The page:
Rebel Sanctuary – St. Mary’s Episcopal

I wasn’t raised with much of a religious foundation. At one point, we abided by an Ital diet, worshipped Egyptian dieties, celebrated every Eid, and even attended Catholic mass. The one thing that remained constant in my ubringing however, was my family’s desire to seek justice and social equality for the underserved. This is a place in my parents’ heart that was not served by their place of worship. I believe this is what ultimately led to their decision to conclude God must not exist.

When I concluded for myself that the world’s existence could not possibly have been the result of happenstance, I went on a quest to find spiritual truth. After years of soul searching, I was called & drawn to Christ. I started to attend a church whose mission was community centered. This church helped bail people out who were struggling to pay their mortgages. Hired people who couldn’t find jobs. Fed those who were hungry. Clothed those who had not. It was a racially and ethnically diverse church that mirrored the multi-national makeup of my family, as well as the community it served. And the best part of it all was those helped did not need to be members of the congregation to be served. It was a service oriented church that fought to uplift and sustain the PEOPLE of Columbia, MD.

I started attending Bridgeway while away at school. I have since moved back to my hometown of NYC and have been attending a church that is Bible centered, but is not community centered. The pastoral staff is comprised of white men from the South who all go back down South to celebrate all the major Christian holidays. This leaves me without a church home every Christmas and Easter. I haven’t been able to find a church that mirrored Bridgeway’s commitment to service until Sunday December 27th, 2009 – second day of Kwanzaa, first Sunday following Christmas. I was led to this Harlem gem by April Davis of (you can follow on twitter @AroundHarlem). I expressed a need to see diversity in the pastoral staff, a commitment to service in the mission of the church, an anti-racist and anti-sexist attitude and devotion to the Holy Bible. These things I found – and much more – at St. Mary’s Episcopal.

The service was led by a fairly young woman with a warm smile, sea green eyes and dangling decorative earrings. We celebrated Kwanzaa (all of us did – irrespective of race), sang songs in English and Swahili, prayed for our President, prayed for victims of war and victims of violence. We prayed for our incarcerated brothers and sisters. We prayed for our troops. We prayed for the Iraq occupation to end, for “prisoners abused while in detention” and we also prayed for those detained as terrorist suspects whose whereabouts are unknown. What moved me the most in St. Mary’s Episcopal’s prayer list was “that we might reform our criminal justice system to be humane…”. Obviously my work as a public defender is why that prayer struck a chord in my heart. Praying for reform in my field of work while in my place of worship was exhilarating, emotional, overwhelming. In addition to pondering on and studying the Word, we “loved” each other by making ourselves aware of injustice in our community. The initiatives sponsored by the church were Harlem based and sought to uplift our people.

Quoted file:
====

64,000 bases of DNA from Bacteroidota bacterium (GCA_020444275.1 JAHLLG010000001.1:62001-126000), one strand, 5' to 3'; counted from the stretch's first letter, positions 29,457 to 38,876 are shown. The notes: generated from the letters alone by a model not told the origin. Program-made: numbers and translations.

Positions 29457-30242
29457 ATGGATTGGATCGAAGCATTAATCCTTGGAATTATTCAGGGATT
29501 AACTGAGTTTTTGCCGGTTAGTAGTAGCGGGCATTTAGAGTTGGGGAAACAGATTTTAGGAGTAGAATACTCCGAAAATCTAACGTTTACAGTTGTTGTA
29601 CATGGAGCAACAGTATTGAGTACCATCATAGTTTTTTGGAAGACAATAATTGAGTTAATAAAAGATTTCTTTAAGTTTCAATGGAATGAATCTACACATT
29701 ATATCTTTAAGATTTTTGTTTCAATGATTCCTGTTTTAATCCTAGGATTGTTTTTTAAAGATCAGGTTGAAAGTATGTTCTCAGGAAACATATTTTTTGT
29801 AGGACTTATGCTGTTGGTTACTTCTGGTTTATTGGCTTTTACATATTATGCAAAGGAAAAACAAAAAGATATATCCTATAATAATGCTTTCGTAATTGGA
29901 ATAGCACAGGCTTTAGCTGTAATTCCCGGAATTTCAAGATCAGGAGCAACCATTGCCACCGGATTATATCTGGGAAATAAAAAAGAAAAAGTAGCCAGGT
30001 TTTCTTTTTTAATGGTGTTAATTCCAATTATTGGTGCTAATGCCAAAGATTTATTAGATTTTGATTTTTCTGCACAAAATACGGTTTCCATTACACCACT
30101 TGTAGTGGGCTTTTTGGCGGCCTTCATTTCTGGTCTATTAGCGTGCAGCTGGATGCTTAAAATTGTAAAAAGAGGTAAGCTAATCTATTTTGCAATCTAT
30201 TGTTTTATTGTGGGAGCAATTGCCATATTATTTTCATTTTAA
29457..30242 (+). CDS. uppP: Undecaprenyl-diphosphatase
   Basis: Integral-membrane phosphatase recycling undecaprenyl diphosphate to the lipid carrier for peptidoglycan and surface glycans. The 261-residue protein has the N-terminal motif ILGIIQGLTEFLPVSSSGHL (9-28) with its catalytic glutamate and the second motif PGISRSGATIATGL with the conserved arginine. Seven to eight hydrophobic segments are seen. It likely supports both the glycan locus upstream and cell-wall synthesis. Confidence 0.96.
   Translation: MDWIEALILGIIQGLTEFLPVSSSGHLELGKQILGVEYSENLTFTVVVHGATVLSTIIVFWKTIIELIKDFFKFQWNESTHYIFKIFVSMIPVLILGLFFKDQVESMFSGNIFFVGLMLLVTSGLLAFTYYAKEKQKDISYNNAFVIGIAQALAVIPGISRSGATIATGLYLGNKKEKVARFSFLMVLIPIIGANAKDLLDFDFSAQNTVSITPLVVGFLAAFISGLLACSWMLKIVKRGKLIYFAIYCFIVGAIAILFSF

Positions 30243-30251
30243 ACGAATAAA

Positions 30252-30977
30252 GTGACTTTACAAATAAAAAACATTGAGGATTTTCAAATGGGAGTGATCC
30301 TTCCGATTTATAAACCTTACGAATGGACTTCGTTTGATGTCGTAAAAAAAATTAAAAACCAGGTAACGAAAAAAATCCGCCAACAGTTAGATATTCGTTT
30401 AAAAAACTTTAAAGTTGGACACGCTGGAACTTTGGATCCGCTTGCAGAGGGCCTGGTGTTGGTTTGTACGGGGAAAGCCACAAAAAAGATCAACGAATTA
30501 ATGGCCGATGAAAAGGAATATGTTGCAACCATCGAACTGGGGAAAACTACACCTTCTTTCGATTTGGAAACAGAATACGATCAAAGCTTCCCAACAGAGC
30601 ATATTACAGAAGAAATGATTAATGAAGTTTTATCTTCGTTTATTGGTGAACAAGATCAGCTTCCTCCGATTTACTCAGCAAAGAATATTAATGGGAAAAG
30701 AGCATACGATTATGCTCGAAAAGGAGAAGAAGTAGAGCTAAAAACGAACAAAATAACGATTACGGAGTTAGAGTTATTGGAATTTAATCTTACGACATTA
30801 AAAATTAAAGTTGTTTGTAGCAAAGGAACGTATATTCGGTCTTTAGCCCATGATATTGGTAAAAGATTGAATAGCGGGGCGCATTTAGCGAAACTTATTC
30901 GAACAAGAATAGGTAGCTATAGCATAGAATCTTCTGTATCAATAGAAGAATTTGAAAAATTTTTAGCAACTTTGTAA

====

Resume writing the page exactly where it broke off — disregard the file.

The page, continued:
St. Mary’s Episcopal is indeed the “I am not afraid” church – “standing up as a community of faith in West Harlem to pursue justice and peace for the poor and oppressed, to pray for the sick, lonely and at risk, and to put into practice the message of the Gospel by the power of the Holy Spirit. DO NOT BE AFRAID – Luke 1:30”

I had a blessed, overwhelming, amazing time. Looking forward to another visit. (or perhaps I might join!)

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